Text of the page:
Fig 5 – Healthy gender diversity in a Chinese startup office

2. Structural differences

  • Customer segmentation of India & China is different. India’s Urban Mass is the driving factor for growth as it outweighs India’s Urban Middle while China’s Urban Middle far outweighs its Urban Mass, according a Goldman Sachs report (Fig 6).

Fig 6 – Difference shown in customer segmentation between India & China

  • Information is much more widely available for all in India compared China, owing to the controlled media. This structural difference promotes better foreign investor confidence into Indian startups vs Chinese startups.
  • Infrastructure – both physical (roads, logistics channels etc) and digital infrastructure (UnionPay, Internet connectivity etc) is far more developed in China vs India. This in turn results in differences in business growth rates and scale of operations.
  • Ease of doing business is comparatively easier in China apparently as the time taken to set up is less with most of the documentation being online. However, the legal and compliance procedures are trickier in China.

3. Political differences

  • Rapid infrastructure development and policy reform is possible in China, unlike India, owing to the centralised, one-party political system in place.
  • The political system in China strives towards a homogenous and orderly citizen behaviour – so much so that all govt officials don’t follow any religion.
  • Lastly, the media in China is regulated unlike in India – a double edged sword as its inhibitive for free public opinion but constructive towards unification with lesser distraction from development goals.

Note – These are my observations and learnings from conversations and talks as part of the China – India Dialog 2017 delegation. The points mentioned above have been supported with requisite data sources wherever possible.


Take the following example:

Startup A offers service worth ₹50,000 to a larger business.

April 1, 2016 is the date on which service was availed and payment was due.
B will have to pay ₹50,000 to A. They won’t transfer the full value. Instead they will do the below:

B will transfer ₹45,000 to A
B will deposit the remaining ₹5,000 to the income tax department on behalf of A
This amount is called TDS (Tax Deducted Source) and remains to the credit of A and will be adjusted against A’s total income tax payable at the end of the year.

By March 31, 2017…
A has served 1,000 such customers and each customer has deposited ₹5,000 each to the government (Income tax department) on behalf of A. This results in total tax deposited to IT department is ₹50,00,000. Given A is a startup and possibly due to high expense base, they may not have any income and therefore no tax obligation. Or it could mean that it has tax obligation but it is less than ₹50 lakhs that is deposited. Now A will wait for filing return of income and pursue for a refund from the department.

This means that while A was not obliged to pay tax and got their refund, valuable ₹50 lakhs remained locked in and couldn’t be used.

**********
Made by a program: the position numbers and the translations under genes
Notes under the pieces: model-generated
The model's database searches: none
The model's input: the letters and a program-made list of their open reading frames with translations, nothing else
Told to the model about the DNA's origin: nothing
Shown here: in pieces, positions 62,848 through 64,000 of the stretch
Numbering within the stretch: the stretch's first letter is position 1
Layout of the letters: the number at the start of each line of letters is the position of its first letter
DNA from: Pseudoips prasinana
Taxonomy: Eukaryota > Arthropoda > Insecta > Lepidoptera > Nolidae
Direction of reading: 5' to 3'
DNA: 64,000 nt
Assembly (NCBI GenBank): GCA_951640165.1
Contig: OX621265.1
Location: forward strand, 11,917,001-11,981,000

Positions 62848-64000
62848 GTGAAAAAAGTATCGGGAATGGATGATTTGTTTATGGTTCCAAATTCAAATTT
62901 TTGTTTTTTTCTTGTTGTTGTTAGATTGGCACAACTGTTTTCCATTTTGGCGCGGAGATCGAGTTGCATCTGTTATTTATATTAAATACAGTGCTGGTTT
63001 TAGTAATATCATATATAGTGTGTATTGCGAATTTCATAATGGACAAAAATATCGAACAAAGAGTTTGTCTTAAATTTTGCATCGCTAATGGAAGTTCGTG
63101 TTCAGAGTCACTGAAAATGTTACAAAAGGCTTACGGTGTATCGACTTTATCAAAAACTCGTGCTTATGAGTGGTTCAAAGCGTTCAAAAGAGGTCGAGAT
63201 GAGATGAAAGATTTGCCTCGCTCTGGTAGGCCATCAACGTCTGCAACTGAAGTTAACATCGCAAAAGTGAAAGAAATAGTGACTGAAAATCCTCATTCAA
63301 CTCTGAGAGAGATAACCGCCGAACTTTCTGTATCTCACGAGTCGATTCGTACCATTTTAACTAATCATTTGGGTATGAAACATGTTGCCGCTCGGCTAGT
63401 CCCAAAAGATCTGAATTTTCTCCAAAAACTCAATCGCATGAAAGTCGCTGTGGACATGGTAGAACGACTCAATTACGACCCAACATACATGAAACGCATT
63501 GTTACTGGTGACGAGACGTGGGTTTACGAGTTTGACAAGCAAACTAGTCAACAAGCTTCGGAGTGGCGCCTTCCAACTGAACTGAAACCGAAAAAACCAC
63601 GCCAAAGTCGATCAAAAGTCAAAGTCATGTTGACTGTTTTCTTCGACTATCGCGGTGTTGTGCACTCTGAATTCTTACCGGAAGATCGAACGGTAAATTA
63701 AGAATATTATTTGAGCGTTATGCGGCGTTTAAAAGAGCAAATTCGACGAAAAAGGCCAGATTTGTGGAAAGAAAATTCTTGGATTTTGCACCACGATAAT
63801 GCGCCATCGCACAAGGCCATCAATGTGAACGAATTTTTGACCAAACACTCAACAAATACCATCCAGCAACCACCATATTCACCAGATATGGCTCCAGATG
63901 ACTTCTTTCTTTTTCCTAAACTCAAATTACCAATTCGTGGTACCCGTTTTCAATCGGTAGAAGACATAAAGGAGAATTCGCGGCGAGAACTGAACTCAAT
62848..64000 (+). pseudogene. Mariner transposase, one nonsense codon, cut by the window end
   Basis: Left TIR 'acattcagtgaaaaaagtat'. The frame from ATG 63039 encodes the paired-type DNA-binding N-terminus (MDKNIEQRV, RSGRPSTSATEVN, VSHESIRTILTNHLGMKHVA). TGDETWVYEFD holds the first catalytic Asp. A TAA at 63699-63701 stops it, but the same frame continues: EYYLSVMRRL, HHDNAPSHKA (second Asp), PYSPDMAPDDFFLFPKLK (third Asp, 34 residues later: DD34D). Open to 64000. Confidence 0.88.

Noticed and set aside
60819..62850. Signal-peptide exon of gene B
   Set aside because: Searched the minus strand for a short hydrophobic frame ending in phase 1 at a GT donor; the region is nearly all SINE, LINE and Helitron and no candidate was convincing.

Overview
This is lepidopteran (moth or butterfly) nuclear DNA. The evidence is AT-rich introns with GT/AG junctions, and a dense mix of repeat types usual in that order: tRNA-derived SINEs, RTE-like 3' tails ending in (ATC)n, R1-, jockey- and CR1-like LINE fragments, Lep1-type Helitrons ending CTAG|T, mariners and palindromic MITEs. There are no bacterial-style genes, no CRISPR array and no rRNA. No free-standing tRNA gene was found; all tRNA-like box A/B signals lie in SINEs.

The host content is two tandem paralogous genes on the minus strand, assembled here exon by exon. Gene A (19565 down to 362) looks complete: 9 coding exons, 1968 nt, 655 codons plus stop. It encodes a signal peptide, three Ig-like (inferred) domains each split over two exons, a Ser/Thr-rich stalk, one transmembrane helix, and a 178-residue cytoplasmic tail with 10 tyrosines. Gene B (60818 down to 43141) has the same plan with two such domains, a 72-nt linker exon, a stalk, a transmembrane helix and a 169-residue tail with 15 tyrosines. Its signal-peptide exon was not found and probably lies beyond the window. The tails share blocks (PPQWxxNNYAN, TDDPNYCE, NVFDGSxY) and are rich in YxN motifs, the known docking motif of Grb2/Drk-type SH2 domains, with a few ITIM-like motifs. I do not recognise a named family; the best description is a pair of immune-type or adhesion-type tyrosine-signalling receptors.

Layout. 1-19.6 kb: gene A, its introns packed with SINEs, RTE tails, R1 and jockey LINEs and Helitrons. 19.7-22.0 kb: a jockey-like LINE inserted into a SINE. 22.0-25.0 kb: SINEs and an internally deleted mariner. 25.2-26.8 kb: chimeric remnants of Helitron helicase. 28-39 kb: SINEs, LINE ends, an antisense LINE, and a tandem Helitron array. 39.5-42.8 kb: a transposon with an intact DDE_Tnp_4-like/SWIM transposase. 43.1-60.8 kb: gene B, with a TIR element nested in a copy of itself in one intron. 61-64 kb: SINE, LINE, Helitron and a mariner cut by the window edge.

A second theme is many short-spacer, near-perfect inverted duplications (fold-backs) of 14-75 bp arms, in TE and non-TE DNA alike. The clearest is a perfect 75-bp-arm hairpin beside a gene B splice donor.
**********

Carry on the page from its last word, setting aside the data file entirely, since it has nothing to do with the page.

The tax laws contain a provision where, every company estimating a loss in the subsequent year and will be locking in needless capital with government, can apply to the IT department and request for a certificate that authorises Startup A and similar cos to tell its customers not to deduct tax at 10%. The IT department may issue certification to deduct tax at as low as 1% or even 0%. It will depend on case to case.

Then what’s the catch and why can’t every company use it:

Please note that IT department wants to know following:

0. Your last year income showing such amount of profit that justifies a lower tax deduction certificate or even a Zero tax deduction certificate. There could be a profit in this year and you may still envisage a loss in the next year. That’s fine. Just that your CA should be able to justify the reasons.
0. Next year’s estimate. They will retain a copy in their records and use it to scrutinise when you’re filing your application next year possibly.
0. They need a list of all customers who you expect to transact with during the next year. Now this is where it becomes tricky. If you are a company where there are a humongous number of customers or there are a few but company can’t really predict who these will be, then you can’t be applying for this certificate.
0. So the lower deduction certificate only works best for B2B companies or B2SMB biz provided these are recurring customers.
0. You can also do part lower deduction. That means – if you have some customers who are recurring you can apply for those who are available and IT dept will allow a zero tax rate and for others they can stick to 10%.
0. Each time you raise an invoice you have to share the copy of the certificate and the annexure where the name of the customer is listed.

When giving the projections, while you need to ensure that it gives enough conviction to the IT officer that you deserve a lower deduction due to low profits or losses, do ensure that the projections are realistic.

It takes a few weeks of process to get this done.

If you have further questions feel free to reach out to me or

Key takeaways from Blume Day 2017

February saw us hosting our sixth Blume Day, an annual event where our portfolio founders, mentors and advisors, fund investors, peer VCs, and the ecosystem-at-large came together to interact, network and share some wonderful ideas. This year, the event got bigger and better with separate B2B, B2C and Founder tracks, featuring an impressive line-up of guest speakers.

Here’s a preview of key highlights, straight from our founders!  

1. Blume Ventures-Draper Venture Network alliance